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  • Nicole (Johnson) Williams

38. concept discovery

This year, I will continue the exploration I began two years ago of the Aeaea Project, with a special emphasis on how I facilitate the experience and the pedagogy that supports that facilitation. We will dive deep into discovery, storytelling, and building an intentional movement practice. The piece we will be working on is a continuation of an existing work. With inspiration from writers like Toni Morrison and Audre Lorde, we will explore ways to uncover and illuminate the essence of the unknown. We will embody the philosophies and techniques of Katherine Dunham, including Form and Function and Backwards Planning, to sketch a rough draft of the piece, then build in daily practices that support the work in all the necessary ways. No ballet experience is needed, as we will be engaging in techniques that decenter oppressive practices and white supremacy. Instead, we will seek out practices that welcome a wide variety of movers with varying understandings of body organization and holistic connection. Once we have discovered all we can, we will present our work in the Fall Dance Concert, which will be open to the campus community, friends, and family.

Each week, I will come back to the blog to report on how the project is going; what questions have arisen about my own actions, what new approaches are derived from those reflections, and how this all works together toward the final goal for the project. It should be a pretty interesting ride.

As we are currently in the third week of the project, a bit of the content I have is backlogged. This initial post will hopefully catch you up.

The Garden - 5/29/23

As the curtain closed on a whirlwind of a year back in May, I settled in to do some high quality summering. I spent the first few weeks setting up a garden for the very first time, spending time trying to figure out how to slow down, and celebrating birthday month for myself and my kids. As my son was still in school for the first few weeks of summer vacation, I spent a lot of time down on the farm overlooking the mountains (where our garden plot is) paying very close attention to the soil, water, seeds and seedlings that I hoped to nurture into fruitful crops and flowers. Here is an excerpt from my reflection on that day:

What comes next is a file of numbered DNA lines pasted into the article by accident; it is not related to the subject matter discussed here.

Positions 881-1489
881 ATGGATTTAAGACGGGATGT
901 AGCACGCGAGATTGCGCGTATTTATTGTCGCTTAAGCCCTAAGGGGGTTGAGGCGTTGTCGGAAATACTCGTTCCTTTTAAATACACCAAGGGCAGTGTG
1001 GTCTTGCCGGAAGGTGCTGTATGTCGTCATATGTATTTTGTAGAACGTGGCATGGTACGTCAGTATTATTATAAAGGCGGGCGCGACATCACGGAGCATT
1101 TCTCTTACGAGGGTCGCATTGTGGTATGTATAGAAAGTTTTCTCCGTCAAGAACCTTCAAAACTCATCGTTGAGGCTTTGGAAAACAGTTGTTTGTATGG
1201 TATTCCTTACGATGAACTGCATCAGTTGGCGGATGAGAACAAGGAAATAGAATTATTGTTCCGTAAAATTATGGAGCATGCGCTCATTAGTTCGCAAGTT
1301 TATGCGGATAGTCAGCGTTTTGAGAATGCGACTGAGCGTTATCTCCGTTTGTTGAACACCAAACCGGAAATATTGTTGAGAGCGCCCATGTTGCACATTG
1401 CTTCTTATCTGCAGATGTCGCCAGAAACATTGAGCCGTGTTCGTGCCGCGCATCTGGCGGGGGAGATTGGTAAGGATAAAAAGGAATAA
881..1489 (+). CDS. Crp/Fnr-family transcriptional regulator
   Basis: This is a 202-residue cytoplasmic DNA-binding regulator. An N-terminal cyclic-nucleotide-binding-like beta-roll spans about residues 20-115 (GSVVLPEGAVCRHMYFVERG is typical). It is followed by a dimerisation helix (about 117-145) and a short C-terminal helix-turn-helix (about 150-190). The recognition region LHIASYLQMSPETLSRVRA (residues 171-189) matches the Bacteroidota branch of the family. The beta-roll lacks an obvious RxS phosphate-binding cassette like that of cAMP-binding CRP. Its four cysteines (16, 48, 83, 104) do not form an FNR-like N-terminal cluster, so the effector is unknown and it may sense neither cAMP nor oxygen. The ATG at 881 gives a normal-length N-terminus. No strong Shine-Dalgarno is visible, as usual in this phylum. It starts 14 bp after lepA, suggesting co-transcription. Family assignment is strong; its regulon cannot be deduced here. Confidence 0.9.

I gardened for the first time today. Part of me feels like I was too ceremonious about it, but that feeling lets me know I wasn't. I planted green peppers, red peppers, white onions, and supersonic tomatoes so far. Those were all seedlings. I managed to save a little space for some zinnias and perhaps another variety of tomato. The green peppers, supersonic tomatoes, and the white onions were all root bound (although the roots of the onion seemed to follow a different patter/system). The roots reminded me of stories. The bound roots reminded me of the feeling that ha persisted in the center of the left side of my back. If I could describe the feeling in the clearest, most accurate way, I would describe it as root bound.

I hadn't planned to garden today.

When I pulled the first green pepper out of her nursery crate and saw how intricately interwoven the system of her roots was (after having already seen a similar system of roots on the tomato plant), I looked up some videos about how to help. One guy said to loosen the knot with your fingers. Another guy said to slice the knot in quarters then a little off the tip. The last guy said to just chop the bottom part off.

I loosened them as gently as I could, trying not to snap them apart. Feeling like every root held its own story or memory. A direct path from the living, reproducing plant back to the soil. The transplant is much like a birth. Or a rebirth really (the birth being when the plant originally emerged from the seed. But the plants have been growing so long in the container that was only ever meant to be temporary, that the roots that are meant to ground them have been growing in knots around themselves.

That's exactly how my back feels.